However, not just in the story but also in the real-world people are willing to go to great ends to keep up with all the latest beauty trends; this includes purchasing products or performing actual body modification procedures all for the sake of being considered pretty. Additionally, in the weeks leading up to the actual Games, the tributes are put through a thorough cleaning and grooming process and are dressed up in the fanciest Capitol wear even though they are about to be sent to their deaths.

This reflects today’s society because people of all ages today still spend vast sums of money on beauty products and body modification procedures; in fact, the beauty and cosmetics market is worth about $62 billion as of 2016 per MarketResearch.com. Nevertheless, things get worse than just over-indulging in cosmetics and beauty products in the Capitol and in reality.

Although a group of 24 teenage children are being sent to their imminent deaths, the citizens of the Capitol view the Hunger Games as nothing more than a show; the Capitol simply shrugs it off and chalks the practice up to sport. This twisted sense of what is considered entertainment, while not quite exhibited to this degree in real life, can be seen easily in today’s media.

Television broadcasts such as UFC, where opponents brutally beat down each other in a bloody brawl, and almost every reality television show, in which people draw entertainment from the drama and conflict in famous people’s lives, can be seen all too clearly in today’s society. In an article discussing the negative effects of reality television on adolescents, a Penn State Psychology student wrote, “Several adolescent television shows these days are full of fun, partying, fighting, and drama.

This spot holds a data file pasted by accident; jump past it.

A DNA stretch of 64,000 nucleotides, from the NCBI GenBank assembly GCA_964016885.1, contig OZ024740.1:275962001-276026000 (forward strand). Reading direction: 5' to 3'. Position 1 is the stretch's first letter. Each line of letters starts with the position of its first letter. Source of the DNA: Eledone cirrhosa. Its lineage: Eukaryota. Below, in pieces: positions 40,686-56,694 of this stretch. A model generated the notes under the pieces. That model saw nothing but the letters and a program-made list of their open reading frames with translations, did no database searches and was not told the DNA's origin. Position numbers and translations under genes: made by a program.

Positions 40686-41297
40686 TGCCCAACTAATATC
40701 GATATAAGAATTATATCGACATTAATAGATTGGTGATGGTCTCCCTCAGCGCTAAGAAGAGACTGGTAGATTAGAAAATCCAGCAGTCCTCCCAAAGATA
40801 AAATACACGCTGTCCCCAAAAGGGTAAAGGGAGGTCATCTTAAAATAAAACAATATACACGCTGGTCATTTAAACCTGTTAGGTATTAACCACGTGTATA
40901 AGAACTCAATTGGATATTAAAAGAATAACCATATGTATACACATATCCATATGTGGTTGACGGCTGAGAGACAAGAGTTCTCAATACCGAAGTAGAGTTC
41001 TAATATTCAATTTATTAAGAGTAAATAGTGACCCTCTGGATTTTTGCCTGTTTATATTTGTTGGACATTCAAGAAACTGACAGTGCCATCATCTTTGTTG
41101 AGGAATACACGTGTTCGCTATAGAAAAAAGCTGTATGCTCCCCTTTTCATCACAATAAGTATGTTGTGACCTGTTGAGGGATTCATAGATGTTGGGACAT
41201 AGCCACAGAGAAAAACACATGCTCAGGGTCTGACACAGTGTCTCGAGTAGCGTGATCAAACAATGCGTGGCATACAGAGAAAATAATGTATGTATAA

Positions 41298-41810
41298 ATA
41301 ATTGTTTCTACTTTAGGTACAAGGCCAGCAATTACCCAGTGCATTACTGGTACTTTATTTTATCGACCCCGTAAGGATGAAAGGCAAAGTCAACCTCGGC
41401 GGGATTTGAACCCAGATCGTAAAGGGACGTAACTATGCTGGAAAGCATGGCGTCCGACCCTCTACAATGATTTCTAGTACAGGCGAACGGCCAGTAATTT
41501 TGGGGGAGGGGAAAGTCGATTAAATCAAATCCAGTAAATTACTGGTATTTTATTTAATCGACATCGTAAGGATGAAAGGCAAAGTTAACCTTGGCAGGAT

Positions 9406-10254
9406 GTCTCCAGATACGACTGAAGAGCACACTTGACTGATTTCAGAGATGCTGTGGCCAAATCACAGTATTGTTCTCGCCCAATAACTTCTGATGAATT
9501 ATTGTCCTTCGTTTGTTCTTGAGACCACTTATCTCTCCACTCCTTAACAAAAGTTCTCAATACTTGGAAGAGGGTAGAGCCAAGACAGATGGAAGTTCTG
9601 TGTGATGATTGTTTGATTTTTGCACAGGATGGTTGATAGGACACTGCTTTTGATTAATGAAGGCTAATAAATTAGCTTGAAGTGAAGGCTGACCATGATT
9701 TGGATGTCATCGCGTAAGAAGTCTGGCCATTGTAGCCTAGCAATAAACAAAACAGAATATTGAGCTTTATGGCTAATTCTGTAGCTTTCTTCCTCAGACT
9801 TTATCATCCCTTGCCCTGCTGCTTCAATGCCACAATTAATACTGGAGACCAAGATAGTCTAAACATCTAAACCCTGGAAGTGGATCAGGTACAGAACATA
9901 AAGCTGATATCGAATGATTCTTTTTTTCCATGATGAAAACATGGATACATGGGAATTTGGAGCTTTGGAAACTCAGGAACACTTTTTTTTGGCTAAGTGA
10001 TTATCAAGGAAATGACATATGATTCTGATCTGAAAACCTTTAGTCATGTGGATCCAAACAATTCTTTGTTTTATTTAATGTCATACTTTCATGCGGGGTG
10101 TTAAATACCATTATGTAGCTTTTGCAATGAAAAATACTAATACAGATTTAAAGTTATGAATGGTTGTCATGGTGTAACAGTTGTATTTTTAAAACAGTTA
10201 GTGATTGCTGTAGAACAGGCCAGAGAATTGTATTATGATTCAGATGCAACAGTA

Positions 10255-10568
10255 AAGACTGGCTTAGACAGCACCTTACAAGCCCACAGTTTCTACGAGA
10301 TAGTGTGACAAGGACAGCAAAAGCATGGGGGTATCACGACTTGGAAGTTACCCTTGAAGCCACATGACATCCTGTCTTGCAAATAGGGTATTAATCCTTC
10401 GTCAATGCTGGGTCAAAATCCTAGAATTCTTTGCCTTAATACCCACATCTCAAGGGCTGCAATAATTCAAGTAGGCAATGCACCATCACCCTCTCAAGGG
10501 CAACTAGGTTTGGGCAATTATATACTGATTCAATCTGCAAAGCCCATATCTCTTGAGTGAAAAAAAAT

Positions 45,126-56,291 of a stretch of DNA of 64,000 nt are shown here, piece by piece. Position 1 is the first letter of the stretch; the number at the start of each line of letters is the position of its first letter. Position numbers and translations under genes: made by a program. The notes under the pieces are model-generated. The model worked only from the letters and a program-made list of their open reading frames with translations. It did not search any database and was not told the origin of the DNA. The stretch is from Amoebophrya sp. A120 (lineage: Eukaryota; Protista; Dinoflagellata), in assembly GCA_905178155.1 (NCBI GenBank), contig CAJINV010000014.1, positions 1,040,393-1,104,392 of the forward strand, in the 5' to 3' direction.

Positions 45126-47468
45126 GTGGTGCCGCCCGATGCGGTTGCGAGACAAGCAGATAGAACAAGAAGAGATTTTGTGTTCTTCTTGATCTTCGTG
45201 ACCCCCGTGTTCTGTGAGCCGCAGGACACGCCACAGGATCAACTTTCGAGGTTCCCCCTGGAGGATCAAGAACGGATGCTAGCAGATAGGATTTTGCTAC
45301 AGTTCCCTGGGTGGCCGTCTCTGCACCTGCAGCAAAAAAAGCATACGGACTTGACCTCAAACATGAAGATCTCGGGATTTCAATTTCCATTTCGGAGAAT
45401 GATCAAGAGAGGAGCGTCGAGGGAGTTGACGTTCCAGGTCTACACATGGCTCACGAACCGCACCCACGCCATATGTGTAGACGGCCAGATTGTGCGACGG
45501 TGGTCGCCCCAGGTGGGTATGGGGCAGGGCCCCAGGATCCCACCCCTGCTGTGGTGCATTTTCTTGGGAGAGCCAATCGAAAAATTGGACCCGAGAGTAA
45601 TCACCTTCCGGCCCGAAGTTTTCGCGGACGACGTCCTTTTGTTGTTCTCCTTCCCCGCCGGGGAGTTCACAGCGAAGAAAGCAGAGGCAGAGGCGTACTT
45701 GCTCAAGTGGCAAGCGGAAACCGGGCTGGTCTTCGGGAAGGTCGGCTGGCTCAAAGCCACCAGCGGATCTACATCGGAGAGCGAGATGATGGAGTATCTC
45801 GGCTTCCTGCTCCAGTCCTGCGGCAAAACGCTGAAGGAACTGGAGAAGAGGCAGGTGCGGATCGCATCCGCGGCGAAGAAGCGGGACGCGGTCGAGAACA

Many of these shows can be categorized as reality television shows.” Another aspect of the games in relation to television is the tributes having to put on acts (e.g. Katniss and Peeta’s love) in order to get sponsors to increase their chances to live in the Games. This reflects the wave of adolescents today that think that they can “make it big” by simply doing something over-the-top and crazy to get discovered and become famous overnight. While it is a means of survival in The Hunger Games, in the real world it leads to undriven children who aren’t willing to really work for anything because they’re holding out for their “big break.”

In conclusion, several of the themes and principles of dystopian societies can be related back to the real world. Issues faced in dystopian societies are issues faced by not only young adults but people of all ages, albeit not quite to the same extent as in dystopian literature.

In The Hunger Games, themes such as social class divisions, beauty standards, and ideas of entertainment are all present in today’s society, and this relatability is part of what makes the book series so successful. Perhaps this is where the allure of dystopian literature stems from, people can see reflections of their own lives in stories like The Hunger Games.

The connections that can be drawn from the story to the real world allow people to better understand the world they live in and how to keep it a better place than the broken, dysfunctional world they dove into.

author avatar
William Anderson (Schoolworkhelper Editorial Team)
William completed his Bachelor of Science and Master of Arts in 2013. He current serves as a lecturer, tutor and freelance writer. In his spare time, he enjoys reading, walking his dog and parasailing. Article last reviewed: 2022 | St. Rosemary Institution © 2010-2024 | Creative Commons 4.0